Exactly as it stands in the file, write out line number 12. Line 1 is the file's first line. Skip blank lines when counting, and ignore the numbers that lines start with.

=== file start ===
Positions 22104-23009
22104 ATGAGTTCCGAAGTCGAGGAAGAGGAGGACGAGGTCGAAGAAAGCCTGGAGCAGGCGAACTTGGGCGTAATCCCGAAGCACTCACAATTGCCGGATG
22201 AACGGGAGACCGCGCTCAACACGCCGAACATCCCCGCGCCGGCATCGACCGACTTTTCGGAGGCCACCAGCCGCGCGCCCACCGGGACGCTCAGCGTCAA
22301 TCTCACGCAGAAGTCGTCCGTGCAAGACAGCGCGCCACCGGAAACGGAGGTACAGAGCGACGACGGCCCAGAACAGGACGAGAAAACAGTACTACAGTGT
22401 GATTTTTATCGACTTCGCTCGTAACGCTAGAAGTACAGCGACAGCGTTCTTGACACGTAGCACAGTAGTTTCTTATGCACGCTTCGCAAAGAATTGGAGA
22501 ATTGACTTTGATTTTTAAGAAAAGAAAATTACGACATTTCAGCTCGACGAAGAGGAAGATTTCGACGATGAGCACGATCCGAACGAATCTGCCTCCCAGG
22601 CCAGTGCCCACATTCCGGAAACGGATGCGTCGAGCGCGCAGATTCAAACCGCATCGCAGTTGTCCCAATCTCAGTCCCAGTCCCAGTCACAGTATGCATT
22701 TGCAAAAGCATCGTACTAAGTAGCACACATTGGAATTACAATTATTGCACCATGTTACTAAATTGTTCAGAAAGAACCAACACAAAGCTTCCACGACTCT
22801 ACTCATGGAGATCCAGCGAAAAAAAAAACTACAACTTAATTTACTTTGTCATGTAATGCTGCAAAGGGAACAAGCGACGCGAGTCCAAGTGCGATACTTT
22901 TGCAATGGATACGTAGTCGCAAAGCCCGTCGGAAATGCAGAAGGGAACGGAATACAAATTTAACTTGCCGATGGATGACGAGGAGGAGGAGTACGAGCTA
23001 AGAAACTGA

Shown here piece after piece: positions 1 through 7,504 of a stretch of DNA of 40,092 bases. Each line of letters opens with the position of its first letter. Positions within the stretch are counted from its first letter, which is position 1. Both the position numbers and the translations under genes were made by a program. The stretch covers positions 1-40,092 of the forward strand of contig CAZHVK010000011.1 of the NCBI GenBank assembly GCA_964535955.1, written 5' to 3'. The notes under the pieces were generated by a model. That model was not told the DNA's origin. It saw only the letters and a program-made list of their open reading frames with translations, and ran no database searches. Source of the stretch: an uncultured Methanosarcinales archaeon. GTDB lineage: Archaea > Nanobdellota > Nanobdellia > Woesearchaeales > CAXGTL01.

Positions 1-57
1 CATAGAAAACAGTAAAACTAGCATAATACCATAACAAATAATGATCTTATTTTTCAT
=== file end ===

Shown here piece after piece: positions 1 through 7,504 of a stretch of DNA of 40,092 bases. Each line of letters opens with the position of its first letter. Positions within the stretch are counted from its first letter, which is position 1. Both the position numbers and the translations under genes were made by a program. The stretch covers positions 1-40,092 of the forward strand of contig CAZHVK010000011.1 of the NCBI GenBank assembly GCA_964535955.1, written 5' to 3'. The notes under the pieces were generated by a model. That model was not told the DNA's origin. It saw only the letters and a program-made list of their open reading frames with translations, and ran no database searches. Source of the stretch: an uncultured Methanosarcinales archaeon. GTDB lineage: Archaea > Nanobdellota > Nanobdellia > Woesearchaeales > CAXGTL01.